As time passed, my relationship with reading grew. During my countless journeys into the land of reading, it wasn’t long before the noticeable absence of encountering authors or poets from my country Sierra Leone started weighing on my mind. Naturally my curiousity kicked in which eventually led me to discover(re-discover) them for myself .What was more shocking was how talented these writers were, yet they had received or were receiving little recognition in my country, and their works remained largely forgotten or ignored. Their names were familiar to only the avid readers in Sierra Leone who like myself had searched for them or had prior knowledge from another source.
Sierra Leone was in the midst of its own Dark Ages regarding the arts at the time, hopefully springs of hope are currently bubbling.
But I digress from the purpose of this article.
It was in my fourth year at the Sierra Leone Grammar School at the annual prizegiving ceremony that amongst the prizes I received, the one merited for first in English Language was a novel.
At first glance, it seemed like a plain, non assuming book , on its cover was the title ‘Kossoh Town Boy’ with its author’s name below in block letters, ROBERT WELLESLEY COLE.
I turned a few pages, speed read through the first paragraph but eventually tossed it aside for later reading after I was done with the just released Harry Potter novel my friend Siati Charles Kormoh had grudgingly lent to me the previous day.
Kossoh Town Boy had to wait for 2yrs before I would touch it again .
Awaiting the WASSCE result during the school break is mostly a bore, compounded with the fact that my laptop had just crashed. I had to scavenge for old books to wile away the time when I stumbled upon my Kossoh Town Boy novel again.
I mixed my usual cup of tea which is my ritual before reading a novel and the rest is history.
Kossoh Town Boy left an impact that imprinted on my mind.
Robert Wellesley Cole an accomplised surgeon in the early 20th century with a great track record in the medical service had penned his childhood memoirs with a brilliance reminiscent of the murals/frescoes of Rennaisance maestros.
Kossoh Town Boy is a time travelling work of art into the geographic, ethno lingual, evolving political and multi cultural landscape of Freetown in the pre independence years, specifically between 1907 – 1930, with brief forays in years earlier than 1907.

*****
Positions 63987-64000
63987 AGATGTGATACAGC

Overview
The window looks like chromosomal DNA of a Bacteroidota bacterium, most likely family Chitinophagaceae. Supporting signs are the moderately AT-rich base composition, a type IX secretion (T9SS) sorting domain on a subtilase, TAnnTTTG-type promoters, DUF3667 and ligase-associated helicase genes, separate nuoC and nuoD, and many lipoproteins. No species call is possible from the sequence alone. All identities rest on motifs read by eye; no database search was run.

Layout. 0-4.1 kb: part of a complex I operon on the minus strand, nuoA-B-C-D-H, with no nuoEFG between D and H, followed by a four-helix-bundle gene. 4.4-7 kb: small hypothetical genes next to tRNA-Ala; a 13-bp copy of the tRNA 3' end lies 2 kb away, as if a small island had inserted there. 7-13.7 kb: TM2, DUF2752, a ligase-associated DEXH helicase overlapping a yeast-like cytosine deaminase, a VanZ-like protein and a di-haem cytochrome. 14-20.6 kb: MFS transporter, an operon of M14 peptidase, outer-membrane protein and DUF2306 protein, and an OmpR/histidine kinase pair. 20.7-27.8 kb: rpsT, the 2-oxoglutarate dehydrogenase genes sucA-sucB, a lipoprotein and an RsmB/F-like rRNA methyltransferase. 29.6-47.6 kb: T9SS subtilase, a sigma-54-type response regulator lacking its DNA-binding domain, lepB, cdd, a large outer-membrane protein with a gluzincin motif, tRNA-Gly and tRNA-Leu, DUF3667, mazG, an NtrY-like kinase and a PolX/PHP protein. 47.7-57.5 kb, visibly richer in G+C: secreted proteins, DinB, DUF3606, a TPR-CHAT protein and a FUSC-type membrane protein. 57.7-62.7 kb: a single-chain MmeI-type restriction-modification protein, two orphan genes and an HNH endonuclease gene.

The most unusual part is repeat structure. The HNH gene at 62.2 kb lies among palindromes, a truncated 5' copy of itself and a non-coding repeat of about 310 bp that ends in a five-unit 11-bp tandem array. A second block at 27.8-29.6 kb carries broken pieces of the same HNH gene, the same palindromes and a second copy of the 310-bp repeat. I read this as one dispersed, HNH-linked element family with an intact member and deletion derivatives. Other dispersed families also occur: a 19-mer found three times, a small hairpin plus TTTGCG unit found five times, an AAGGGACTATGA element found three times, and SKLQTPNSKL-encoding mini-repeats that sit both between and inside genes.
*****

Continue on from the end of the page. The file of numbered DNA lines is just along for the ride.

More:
The deft way he described the geneological makeup of his Krio lineage , the Kossoh tribe assimilation, the connection stretching back to the Igbos and Yoruba from Nigeria and the West Indian connections that amalgamated into his immediate family is masterful.
Freetown from the eyes of a young Robert called Ageh in the novel is one of vast potentials and promise.
Religious tolerance that has survived on to this day is a hallmark that runs throughout the book.
A city where educated Krio christians lived happily alongside native pagan tribes that back then still held on to polytheist beliefs whilst also getting along well with muslim Temnes, Madingos or Fullahs speaks volumes of the origins of stability and cohesion that has existed in Freetown effortlessly through the ages.
The British Crown Colony’s occupation of the West African colonies of Ghana(Gold Coast), Gambia , Nigeria and Sierra Leone is also spelt out with the interconnection between the denizens of these separate countries.
This was a time when a West African could claim to belong to all colonies.
An individual might be born in Gambia, attend school in Sierra Leone , work in Ghana then settle down with making a family in Nigeria.
The tincture of subserviency to the British colonialist is also crystal clear but the blooming seeds of Sierra Leone nationalism had been sown, sprouting flowers in the hearts and minds of young Sierra Leoneans aiming for excellence.
The entrepreneurship of merchant Syrians as the indigenous population also ventured into trading is worth noting when drawing comparison with the replacement of Syrians to present day Lebanese foreign nationals who in some ways have become nationals in their own right.
In narrating his early years, one can not help but feel a sense of nostalgia of a time gone by when family ties were stronger as a tight knit group of loved ones, and just not a societal construct.
From the strict father, to the loving but stern mother , the doting grandmother with the matriachal wisdom and the neighbours who also in many ways eschewed the latin phrase of ‘in loco parentis’.
Communities were as families.
All kids were ingrained with high sense of values, discipline and respect between/ amongst their peers and also for elders.